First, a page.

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How WWI US Propaganda Grew Out of a Society of Illustrators 

By D.B. Dowd
via the hyperallergic.com web site

http://hdl.loc.gov/loc.pnp/ppmsca.18343Joseph Pennell, “That liberty shall not perish from the earth — Buy liberty bonds Fourth Liberty Loan” (1918), Pennell uses a simple two-color palette and the rhetorical device of hyperbole to capture what might result from a failure to defeat Germany: New York City enveloped in a firestorm, the Statue of Liberty in danger of collapse beneath aerial bombardment. The personification of Lady Liberty, embodied in Bartholdi’s statue (1886), tethered to Lincoln’s words at Gettysburg, packs more punch than “Wake Up, America!”; Jodi and Louis Atkin Family Collection, D.B. Dowd Modern Graphic History Library, Washington University Libraries (photo by the Library of Congress).Until recently, serious thinking about propaganda had seemed like a subject at rest, tidily contained in reflections on the victory over fascism following World War Two. Since 2010, we have witnessed the worldwide resurgence of populism and white nationalism, especially in the United States. Toxic ideologies and rising authoritarianism are now widely understood as serious threats to liberal democracy. If the echoes of fascism have brought the 1930s and ‘40s troublingly to mind, it’s worth recalling that modern propaganda became a global enterprise during the First World War, rather than the second. For the US, that conflict was brief, lasting less than two years. But the ideological output was prodigious.

When the United States Congress declared war on the Imperial German government in April 1917, belatedly entering World War I at Woodrow Wilson’s urging, the nation was flat-footed, unready for conflict. In addition to a lack of military preparedness, a divided citizenry needed rousing to get on a war footing. A propaganda operation would have to be mustered. Soon that job fell to George Creel, a former Rocky Mountain News editor who assumed the chairmanship of the new Committee on Public Information, an independent government agency formed by President Wilson’s executive order on April 13. Over the next two years, the CPI — a de facto department of propaganda — would sprout many “divisions,” or areas of activity, but few would rival what became the poster shop: the Division of Pictorial Publicity.

Creel understood the propaganda role that posters could play, partly because combatant nations had been using them for years, since the outbreak of war in 1914. In the United States, Creel later wrote in How We Advertised America (published in 1920), “The poster must play a great role in the fight for public opinion. The printed word might not be read; people might choose not to attend meetings or to watch motion pictures, but the billboard was something that caught even the most indifferent eye.”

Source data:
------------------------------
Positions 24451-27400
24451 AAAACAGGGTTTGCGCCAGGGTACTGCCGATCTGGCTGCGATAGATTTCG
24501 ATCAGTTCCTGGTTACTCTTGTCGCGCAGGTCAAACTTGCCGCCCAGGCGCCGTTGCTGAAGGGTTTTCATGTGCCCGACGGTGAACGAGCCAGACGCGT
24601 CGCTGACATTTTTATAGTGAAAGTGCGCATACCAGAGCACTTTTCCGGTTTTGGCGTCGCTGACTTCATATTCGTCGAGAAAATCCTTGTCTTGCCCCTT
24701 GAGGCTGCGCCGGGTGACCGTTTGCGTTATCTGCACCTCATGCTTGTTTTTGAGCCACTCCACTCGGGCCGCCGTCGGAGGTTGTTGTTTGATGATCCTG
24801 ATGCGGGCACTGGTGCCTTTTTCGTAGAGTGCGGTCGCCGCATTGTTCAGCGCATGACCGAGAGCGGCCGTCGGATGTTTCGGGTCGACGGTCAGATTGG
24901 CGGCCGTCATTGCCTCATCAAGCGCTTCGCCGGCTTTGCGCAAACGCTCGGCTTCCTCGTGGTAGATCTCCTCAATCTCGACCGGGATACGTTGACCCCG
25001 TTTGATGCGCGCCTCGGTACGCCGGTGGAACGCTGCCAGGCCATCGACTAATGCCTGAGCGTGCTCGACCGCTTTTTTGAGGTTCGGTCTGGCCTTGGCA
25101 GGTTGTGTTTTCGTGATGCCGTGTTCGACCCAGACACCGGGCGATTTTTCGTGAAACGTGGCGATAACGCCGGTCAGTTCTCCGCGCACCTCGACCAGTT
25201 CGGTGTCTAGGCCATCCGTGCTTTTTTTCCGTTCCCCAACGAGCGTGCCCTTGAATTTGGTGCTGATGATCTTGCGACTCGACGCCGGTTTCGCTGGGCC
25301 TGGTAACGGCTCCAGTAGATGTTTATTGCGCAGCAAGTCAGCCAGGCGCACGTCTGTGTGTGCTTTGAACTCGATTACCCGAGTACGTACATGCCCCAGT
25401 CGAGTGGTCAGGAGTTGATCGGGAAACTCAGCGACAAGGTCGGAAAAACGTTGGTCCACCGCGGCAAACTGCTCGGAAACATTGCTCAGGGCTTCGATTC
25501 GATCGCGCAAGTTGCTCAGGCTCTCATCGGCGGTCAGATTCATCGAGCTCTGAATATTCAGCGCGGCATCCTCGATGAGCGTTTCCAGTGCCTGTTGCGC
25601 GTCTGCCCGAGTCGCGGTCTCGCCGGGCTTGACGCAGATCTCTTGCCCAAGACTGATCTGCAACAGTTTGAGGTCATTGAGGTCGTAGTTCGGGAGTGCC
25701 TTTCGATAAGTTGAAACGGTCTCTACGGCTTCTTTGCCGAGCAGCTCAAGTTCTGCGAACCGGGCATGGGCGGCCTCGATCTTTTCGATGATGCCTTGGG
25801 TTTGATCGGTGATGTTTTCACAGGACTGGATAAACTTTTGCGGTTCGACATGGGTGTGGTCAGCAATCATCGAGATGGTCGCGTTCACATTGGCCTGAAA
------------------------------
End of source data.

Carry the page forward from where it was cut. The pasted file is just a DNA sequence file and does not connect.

The roots of Great War visual propaganda sprouted in the last decades of the 19th century, specifically in refinements to large format chromolithography and the development of a spot color design aesthetic by fin-de-siècle French poster designers. By “spot color,” I mean the commercial design practice exploited by Jules Chéret and Henri de Toulouse-Lautrec of modern color assignations for communicative, rather than illusionist, purposes. An international “poster craze” followed the French example in Europe and America.

Another development contributed to emerging propaganda. During the 1890s, a new generation of American magazine publishers developed an alternative for the dusty old “family house” magazines which published literary and historical subjects. The new breed embraced current topics and sought popular appeal, crucially by lowering prices. Because cheaper issues would have to be underwritten by advertising revenue, magazines like Munsey’s and Cosmopolitan sold rafts of ads to new consumer product manufacturers. Advertisements quickly evolved into a fresh visual medium. In the process, magazine covers and full-page advertisements provided the space and money for illustrators and designers to create a new commercial science of word, image, and letterform. Working with editors, art directors, and ad clients, they honed their skills to stimulate, even implant, consumer desire for new products.

Read the entire article on the hyperallergic.com web site here:

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